As the federal health care overhaul continues to divide Californians, President Barack Obama's approval here plunged to a record low, according to a new poll from the Public Policy Institute of California.
The president's job approval dropped to 46 percent among likely voters while state residents gave a collective shrug to the Affordable Care Act, his signature legislative achievement. Some 46 percent view the law unfavorably, 44 percent favorably.
Still, a large majority of residents say they plan to comply with the law, which requires nearly everyone to obtain insurance coverage or pay a penalty. Among the uninsured, 72 percent say they plan to acquire health insurance this year, 18 percent indicate they will not, and 9 percent remain unsure. Among those covered, 6 percent obtained it on their own, with the remainder receiving it from another source, such as their employer.
Despite California's comparatively smooth roll-out, fewer than half of the state's adult residents believe their online marketplace is working well, with the uninsured more likely to say it's not working (50 percent) than those with health care coverage (36 percent).
Covered California has struggled to attract certain demographics, namely young people and Latinos. Among racial and ethnic groups, African Americans (62 percent) were more likely than Latinos (52 percent), Asians (45 percent) and whites (39 percent) to say the program is working well.
The health care act is expected to play prominently in the midterm elections, where Republicans are harnessing disapproval for the law to retain their House majority and possibly regain control of the U.S. Senate.
While slightly more than half of the state's adults approve of their own congressional representative, likely voters are more divided: 48 percent approve and 42 percent disapprove. Democratic Sens. Dianne Feinstein and Barbara Boxer draw the approval of 49 percent and 48 percent of likely voters, respectively.
Californians' faith in a year of action described by Obama in his State of the Union Address Tuesday appears low. Roughly 60 percent believe Obama and Congress will not be unable to work together to accomplish a lot. At the time of Obama's inauguration, more than 80 percent believed there would be successful collaboration between the executive and legislative branches.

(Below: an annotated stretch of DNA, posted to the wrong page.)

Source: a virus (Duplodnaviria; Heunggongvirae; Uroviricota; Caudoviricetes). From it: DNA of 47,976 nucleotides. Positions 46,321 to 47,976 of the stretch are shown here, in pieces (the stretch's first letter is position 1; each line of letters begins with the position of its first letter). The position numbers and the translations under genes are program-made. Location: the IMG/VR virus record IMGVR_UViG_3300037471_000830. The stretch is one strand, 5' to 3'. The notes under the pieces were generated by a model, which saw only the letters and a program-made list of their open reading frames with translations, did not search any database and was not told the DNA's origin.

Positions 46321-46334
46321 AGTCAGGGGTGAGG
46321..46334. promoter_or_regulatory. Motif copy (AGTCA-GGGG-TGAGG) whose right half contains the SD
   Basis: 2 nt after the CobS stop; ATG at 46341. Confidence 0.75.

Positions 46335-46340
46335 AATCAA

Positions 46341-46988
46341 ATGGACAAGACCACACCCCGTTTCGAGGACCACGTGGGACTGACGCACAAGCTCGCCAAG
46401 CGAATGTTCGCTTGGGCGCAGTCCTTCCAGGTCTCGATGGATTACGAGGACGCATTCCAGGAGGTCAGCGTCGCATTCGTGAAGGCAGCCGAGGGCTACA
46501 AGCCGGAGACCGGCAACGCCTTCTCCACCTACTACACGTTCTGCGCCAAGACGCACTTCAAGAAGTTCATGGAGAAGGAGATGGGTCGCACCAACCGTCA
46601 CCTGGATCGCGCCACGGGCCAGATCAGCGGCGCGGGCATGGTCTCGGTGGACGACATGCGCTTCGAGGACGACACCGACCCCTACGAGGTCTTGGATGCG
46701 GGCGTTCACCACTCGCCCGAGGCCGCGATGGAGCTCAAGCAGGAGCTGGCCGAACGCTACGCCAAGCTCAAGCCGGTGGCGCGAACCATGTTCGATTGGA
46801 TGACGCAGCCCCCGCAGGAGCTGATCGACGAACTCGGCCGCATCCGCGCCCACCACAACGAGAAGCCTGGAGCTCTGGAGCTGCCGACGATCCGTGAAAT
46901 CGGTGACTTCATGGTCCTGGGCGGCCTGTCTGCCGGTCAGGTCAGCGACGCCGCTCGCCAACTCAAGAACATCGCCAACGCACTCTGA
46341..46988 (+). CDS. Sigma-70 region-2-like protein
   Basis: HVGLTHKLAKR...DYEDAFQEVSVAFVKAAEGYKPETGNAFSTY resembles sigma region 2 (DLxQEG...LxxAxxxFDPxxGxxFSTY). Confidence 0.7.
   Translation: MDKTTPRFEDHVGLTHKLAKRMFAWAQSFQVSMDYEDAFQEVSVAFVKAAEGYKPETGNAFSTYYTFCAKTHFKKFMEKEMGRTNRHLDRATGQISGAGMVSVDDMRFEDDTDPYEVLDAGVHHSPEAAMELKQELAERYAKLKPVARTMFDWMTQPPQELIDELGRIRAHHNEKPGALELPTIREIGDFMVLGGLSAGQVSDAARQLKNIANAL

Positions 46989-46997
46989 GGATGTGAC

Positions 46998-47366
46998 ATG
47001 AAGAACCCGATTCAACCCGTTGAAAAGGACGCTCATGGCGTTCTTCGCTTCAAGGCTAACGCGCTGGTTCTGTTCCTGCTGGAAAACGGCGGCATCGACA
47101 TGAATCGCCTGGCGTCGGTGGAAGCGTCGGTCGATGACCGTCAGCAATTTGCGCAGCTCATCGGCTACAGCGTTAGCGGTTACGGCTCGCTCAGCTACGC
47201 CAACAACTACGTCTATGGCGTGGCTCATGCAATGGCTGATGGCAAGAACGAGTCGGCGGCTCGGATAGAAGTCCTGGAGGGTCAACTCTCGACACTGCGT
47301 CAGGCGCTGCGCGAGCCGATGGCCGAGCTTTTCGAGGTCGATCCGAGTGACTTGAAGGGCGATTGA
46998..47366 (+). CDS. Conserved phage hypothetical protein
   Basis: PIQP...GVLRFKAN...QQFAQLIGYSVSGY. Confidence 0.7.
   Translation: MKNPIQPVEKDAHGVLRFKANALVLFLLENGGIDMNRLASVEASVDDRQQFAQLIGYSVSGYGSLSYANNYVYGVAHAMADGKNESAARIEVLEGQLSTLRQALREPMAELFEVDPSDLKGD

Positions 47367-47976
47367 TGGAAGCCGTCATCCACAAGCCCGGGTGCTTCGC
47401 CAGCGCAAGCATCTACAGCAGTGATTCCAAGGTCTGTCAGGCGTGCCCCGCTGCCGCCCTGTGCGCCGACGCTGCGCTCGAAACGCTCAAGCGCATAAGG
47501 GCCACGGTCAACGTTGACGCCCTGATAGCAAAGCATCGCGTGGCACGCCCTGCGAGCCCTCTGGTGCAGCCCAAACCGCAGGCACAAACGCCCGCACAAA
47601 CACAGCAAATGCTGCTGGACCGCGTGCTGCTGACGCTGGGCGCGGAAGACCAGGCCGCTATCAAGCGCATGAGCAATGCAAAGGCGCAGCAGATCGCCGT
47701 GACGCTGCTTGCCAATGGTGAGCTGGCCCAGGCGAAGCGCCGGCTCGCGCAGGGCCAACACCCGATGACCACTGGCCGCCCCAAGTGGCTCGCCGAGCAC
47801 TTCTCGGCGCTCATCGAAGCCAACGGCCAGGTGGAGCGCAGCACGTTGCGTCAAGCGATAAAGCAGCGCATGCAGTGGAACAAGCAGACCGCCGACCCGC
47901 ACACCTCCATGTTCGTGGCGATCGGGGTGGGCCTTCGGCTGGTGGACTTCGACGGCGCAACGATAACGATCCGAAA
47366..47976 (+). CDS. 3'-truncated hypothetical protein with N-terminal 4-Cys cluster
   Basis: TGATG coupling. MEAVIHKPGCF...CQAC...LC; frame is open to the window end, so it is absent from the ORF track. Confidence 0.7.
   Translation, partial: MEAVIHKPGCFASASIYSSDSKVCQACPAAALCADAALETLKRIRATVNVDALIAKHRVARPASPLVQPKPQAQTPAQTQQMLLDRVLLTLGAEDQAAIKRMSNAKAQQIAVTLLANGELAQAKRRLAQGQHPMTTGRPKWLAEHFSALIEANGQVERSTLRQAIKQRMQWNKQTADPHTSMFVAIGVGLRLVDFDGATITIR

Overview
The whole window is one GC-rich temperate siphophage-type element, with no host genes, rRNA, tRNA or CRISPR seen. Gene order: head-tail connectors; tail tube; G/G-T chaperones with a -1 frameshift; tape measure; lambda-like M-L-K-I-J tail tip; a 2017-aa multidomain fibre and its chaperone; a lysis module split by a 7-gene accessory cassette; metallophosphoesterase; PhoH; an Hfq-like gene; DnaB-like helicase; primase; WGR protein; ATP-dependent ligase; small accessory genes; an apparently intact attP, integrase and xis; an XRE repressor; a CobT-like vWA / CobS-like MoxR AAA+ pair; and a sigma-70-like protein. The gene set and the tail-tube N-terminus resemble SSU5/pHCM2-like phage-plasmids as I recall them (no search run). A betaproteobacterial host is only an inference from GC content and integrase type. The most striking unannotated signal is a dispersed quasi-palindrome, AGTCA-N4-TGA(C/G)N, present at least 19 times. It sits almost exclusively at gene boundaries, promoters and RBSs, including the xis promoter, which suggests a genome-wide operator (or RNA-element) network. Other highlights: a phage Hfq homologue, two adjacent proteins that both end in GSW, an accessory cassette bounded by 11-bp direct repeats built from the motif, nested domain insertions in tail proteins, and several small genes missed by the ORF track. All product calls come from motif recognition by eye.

The survey, conducted with funding from The James Irvine Foundation, is based on interviews with 1,706 adult residents from Jan. 14 to Jan. 21. The margin of error is 3.8 percent to 4.6 percent in either direction.
Here's a snapshot of how Californians weighed in on other key issues:
About 82 percent support a path to citizenship for undocumented immigrants who wait their turn, pay back taxes and fines, pass criminal background checks, and learn the English language. The proposal drew support from 89 percent of Democrats, 84 percent of independents and 74 percent of Republicans. On the heels of separate state laws granting driver's and law licenses to undocumented immigrates, 53 percent are fine with legislators making their own policies for immigrants in the face of federal inaction on the issue.
Some 60 percent approve of Gov. Jerry Brown's job performance, an 11-percent increase from December. Record-setting support came from 76 percent of Democrats, 57 percent of independents and 36 percent of Republicans.
With Brown yet to declare his candidacy, just 7 percent are closely following news reports about the candidates. Between Brown and Assemblyman Tim Donnelly, R-Twin Peaks, 53 percent back the governor and 17 support Donnelly. Republican Neel Kashkari entered the race only recently.
Three-quarters favor Brown's budget proposal, the highest level of January support since he took office. On Brown's rainy-day fund proposal, 64 percent said they were in favor of the constitutional amendment. A majority of state residents want to see the projected surplus used to pay down debt and stored in reserve rather than restoring funding for some social service programs.
Approval of the state Legislature is at 33 percent, though 45 percent approve of their own lawmakers. A majority believe the Legislature and governor will collaborate to accomplish a lot this session.
• 7 percent of Californians mention water and drought as most important for the governor and Legislature to work on this year, a record high.
• 62 percent favor limiting how much the state increases spending each year.
• A majority (51 percent) oppose lowering the vote threshold for local special taxes to 55 percent from two-thirds.
• 85 percent believe the amount of money going to public employee pensions is at least somewhat a problem for state and local municipal budgets. Some 73 support replacing the guaranteed pension system with 401(k)-style plans.
PHOTO: President Barack Obama removes his coat before delivering remarks on health insurance reform during his event at the University of Iowa in Iowa City, Iowa, March 25, 2010. (AP Photo/ Charlie Neibergall)